About this course

I taught variations of this course from 2006 to 2014, and I have not revised the syllabus since. The course was designed to be an introduction to game design for first semester graduate students coming from a variety of disciplinary backgrounds.


The purpose of this course is to get you engaged with game design, to get you to make games critically, and to engage with the practice of design with your heads and with your hands. This is a quite practical course, in which you will be making, in groups, one game. But we’ll also be working on smaller, more focused challenges that will serve you to learn about different perspectives and approaches to the challenges of making games.

The following is a more formal description of the course, including the goals for it:

After the course, the student should be able to:

  • Conceptualize, prototype, develop and test a digital game.

  • Reflect on the relation between game design and interaction design, as well as other design disciplines, and how they can inform the design activity.

  • Reflect on the role of the designer in the production of a game, from concept development to testing, with focus on decision making, responsibilities, group-and-schedule management, and creativity.

  • Reflect on the relation between design choices and player experiences, as a central element for making innovative and engaging computer games.

  • Reflect on their individual contribution to a team-oriented game development process, using the appropriate design terminology and examples.

  • Evaluate the originality of a game concept based on design theories and game history.

  • Evaluate game concepts through playtesting and usability methods.- Structure the process from concept development to testing, from board to digital game.

  • Practice different concept development methods.

  • Practice different usability and playtesting methods.

  • Perform basic programming, art, project management and/or design activities, applied to computer game development.

  • Perform the basics of sketching, prototyping, iterative design and development methods applied to computer game development.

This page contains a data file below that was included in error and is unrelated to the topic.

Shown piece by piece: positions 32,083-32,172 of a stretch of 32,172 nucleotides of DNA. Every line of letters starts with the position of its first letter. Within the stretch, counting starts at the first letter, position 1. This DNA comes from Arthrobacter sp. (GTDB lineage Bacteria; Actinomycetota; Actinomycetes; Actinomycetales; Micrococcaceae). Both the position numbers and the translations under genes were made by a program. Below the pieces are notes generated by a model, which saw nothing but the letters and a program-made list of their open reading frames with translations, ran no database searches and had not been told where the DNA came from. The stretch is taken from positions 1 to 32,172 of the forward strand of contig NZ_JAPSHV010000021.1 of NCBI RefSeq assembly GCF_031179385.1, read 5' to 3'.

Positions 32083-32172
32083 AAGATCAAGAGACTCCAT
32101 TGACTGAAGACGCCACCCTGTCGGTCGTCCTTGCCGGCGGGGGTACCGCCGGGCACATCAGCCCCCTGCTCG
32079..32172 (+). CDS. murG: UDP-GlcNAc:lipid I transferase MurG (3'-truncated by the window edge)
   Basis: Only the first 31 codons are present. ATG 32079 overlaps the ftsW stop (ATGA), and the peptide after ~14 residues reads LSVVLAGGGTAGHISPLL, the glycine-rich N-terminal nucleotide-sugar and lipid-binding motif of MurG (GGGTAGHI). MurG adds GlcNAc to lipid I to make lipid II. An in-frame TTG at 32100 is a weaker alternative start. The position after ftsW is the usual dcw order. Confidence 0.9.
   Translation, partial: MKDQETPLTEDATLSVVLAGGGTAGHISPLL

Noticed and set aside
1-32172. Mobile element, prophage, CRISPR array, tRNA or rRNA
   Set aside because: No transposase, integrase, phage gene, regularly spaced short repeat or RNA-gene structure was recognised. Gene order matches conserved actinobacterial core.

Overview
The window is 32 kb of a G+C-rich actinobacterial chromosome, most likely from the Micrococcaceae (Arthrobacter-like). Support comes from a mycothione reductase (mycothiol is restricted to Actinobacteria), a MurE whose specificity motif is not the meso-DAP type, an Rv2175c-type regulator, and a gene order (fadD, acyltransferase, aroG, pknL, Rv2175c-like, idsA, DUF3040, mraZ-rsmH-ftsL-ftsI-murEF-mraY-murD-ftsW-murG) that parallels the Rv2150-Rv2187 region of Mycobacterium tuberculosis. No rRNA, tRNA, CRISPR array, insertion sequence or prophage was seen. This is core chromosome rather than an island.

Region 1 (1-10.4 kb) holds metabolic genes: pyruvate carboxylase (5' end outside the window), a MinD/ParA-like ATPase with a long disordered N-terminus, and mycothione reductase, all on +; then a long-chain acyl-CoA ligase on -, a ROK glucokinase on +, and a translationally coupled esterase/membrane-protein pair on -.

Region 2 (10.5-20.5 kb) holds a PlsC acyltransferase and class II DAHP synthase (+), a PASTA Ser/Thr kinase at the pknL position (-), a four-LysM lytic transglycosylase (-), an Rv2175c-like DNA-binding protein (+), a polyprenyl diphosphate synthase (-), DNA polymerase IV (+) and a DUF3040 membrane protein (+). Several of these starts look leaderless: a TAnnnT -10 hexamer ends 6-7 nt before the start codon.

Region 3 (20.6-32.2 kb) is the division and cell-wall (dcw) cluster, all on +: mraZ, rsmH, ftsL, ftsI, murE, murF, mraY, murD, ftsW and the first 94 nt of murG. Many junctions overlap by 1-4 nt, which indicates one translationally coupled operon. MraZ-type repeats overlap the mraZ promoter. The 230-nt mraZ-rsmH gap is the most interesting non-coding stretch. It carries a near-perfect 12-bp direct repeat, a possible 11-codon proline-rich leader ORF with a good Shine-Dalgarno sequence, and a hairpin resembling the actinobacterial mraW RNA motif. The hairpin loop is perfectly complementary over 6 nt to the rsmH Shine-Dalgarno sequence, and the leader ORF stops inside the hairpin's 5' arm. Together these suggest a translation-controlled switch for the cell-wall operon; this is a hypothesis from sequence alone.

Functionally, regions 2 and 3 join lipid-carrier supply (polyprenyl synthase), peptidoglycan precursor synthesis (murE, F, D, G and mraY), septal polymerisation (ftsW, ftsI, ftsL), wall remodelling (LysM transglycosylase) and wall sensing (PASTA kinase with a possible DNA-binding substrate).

The course is centered on the concept development, design, implementation and testing of a computer game prototype, as well as on the critical reflection on the design process and the role of game developers as reflective practitioners. The student is free to choose genre, style, platform and technology.

We want to encourage students to create innovative, experimental games. Innovation and experimentation are understood in a broad sense: an experimental game can be defined as any game that uses either the technology, the platform, or the presence of players in a way that challenges game design conventions, explores new expressive means, addresses new mechanics or design types, or introduces input or output devices previously unused in game development.

The course has two areas of relevance:

  • Theoretical: this course will explore the relations between game design theory and practice. To do so, students will be required to familiarize themselves with a wide selection of texts, ranging from interaction design to usability and industrial design. The goal is for the student to understand how game design as a discipline relates to the design of other media and objects.
  • Practical: this course is oriented to the development of critical practice skills, that is, the capacity of creating and reflecting upon what is created.

The course will give the students:

  • A basic understanding of game design and design methodologies, from concept development to user experience testing and evaluation.- A familiarity with essential game design and design literature.
  • The tools for developing reflective practitioner skills, and the capacity to adapt them to different creative contexts.
  • The ability to improve a game design based on prototyping and testing on actual users.